So we ask ourselves, "Are we?"

You can read Part 1 and Part 2 as well!

Thursday, November 25, 2010

Africa Through Jeff's Lens - Part 2

Toward the end of Jeff's trip to Ethiopia, he and Mark went to visit the leper colony and the neighborhood by the dump in Addis Ababa.  Almost all of this huge city is marked with extreme poverty but this area is the most destitute.  Mark has served there in the past and has become friends with a pastor who ministers to the people who live on the ragged edges of society.

These are difficult photos.  This isn't the beautiful African savannah.  It's not even the happy-ending result of a lot of relief work.  This is reality for hundreds of thousands of people in one corner of the world.  And here, some faithful Christians are living and ministering to the very 'least of these' in Jesus' name.

The church at the leper colony.

The sanctuary with the burlap floor.

Mark Wolbert with a man who has lost both legs to leprosy.

This woman has AIDS and lives day to day in a mud-walled hovel.
Jeff asked if he could take her picture.
I know how hard it is to walk around with a camera in places like this.  But it's so important to bring these images home.

Another resident of this neighborhood cooking her family's meal.

One of many 'homes' with trash from the nearby dump that is burned for cooking fuel.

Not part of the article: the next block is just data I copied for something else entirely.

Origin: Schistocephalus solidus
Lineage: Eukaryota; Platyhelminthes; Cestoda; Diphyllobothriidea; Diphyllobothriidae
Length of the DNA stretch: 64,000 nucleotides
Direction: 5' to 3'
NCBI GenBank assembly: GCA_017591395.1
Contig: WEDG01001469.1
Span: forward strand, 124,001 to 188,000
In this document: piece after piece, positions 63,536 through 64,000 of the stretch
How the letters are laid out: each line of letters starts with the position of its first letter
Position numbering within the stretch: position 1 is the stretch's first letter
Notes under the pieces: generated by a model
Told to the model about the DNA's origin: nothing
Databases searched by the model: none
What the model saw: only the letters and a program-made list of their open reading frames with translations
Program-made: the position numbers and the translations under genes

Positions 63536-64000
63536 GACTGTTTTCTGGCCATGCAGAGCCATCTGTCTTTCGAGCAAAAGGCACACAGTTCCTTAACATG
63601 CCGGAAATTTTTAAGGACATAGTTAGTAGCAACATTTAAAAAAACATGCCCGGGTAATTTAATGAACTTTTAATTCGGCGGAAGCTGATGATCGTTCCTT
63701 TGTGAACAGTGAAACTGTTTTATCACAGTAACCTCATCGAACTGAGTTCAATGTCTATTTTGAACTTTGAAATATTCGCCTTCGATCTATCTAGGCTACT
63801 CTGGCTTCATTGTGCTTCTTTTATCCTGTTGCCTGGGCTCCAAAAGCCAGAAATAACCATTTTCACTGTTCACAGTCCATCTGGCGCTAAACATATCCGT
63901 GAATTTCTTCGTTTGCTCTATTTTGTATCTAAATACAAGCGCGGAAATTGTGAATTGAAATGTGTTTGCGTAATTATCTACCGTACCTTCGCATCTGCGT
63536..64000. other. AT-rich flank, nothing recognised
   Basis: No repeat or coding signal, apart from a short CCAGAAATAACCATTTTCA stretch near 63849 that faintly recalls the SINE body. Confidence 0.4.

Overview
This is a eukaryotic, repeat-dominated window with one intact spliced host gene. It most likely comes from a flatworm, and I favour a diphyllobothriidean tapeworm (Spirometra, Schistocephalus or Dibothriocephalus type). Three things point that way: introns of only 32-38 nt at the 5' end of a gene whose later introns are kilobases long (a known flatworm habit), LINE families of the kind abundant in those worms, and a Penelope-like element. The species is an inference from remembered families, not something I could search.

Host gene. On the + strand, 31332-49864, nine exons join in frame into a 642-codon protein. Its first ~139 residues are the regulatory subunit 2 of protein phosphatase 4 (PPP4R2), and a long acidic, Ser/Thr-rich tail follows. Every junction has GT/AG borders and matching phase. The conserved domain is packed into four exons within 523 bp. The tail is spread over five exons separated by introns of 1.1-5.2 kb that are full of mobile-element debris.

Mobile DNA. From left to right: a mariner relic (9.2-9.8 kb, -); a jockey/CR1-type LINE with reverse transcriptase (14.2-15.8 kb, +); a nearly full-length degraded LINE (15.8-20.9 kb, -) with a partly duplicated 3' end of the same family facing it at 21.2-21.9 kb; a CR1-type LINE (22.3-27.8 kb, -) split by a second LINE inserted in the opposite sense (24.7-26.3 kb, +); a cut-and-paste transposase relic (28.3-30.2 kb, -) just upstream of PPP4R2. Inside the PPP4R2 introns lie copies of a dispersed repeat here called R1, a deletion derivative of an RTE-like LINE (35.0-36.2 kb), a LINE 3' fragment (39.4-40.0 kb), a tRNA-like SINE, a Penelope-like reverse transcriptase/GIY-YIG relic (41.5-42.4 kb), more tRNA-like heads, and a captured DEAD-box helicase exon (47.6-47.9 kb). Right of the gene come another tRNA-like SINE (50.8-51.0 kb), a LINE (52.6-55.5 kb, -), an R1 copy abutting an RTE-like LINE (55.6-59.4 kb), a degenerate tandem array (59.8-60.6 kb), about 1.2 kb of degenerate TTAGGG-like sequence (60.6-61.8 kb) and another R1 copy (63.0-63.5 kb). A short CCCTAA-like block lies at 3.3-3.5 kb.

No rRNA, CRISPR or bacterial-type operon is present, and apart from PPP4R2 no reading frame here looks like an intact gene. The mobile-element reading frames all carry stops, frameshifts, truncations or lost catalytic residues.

A women let them peek inside her home.
Many people live here.

This mother and her daughter know the pastor and also showed them inside their home.
Just look at that beaming face!

Jeff was captivated by this beautiful girl in her red frilly dress.

She was so happy to have her picture taken.

There were so many beautiful faces in that dark place...

It is so good, on this Thanksgiving Day, to remember these precious people who God loves and to ask what He wants me to do in response. 

The Spirit of the Sovereign Lord is on me, because the Lord has anointed me to proclaim good news to the poor. He has sent me to bind up the brokenhearted, to proclaim freedom for the captives and release from darkness for the prisoners, to proclaim the year of the Lord’s favor and the day of vengeance of our God, to comfort all who mourn, and provide for those who grieve in Zion— to bestow on them a crown of beauty instead of ashes, the oil of joy instead of mourning, and a garment of praise instead of a spirit of despair.  Isaiah 61:1-3 

Part 3 Gifts delivered to two villages
Part 1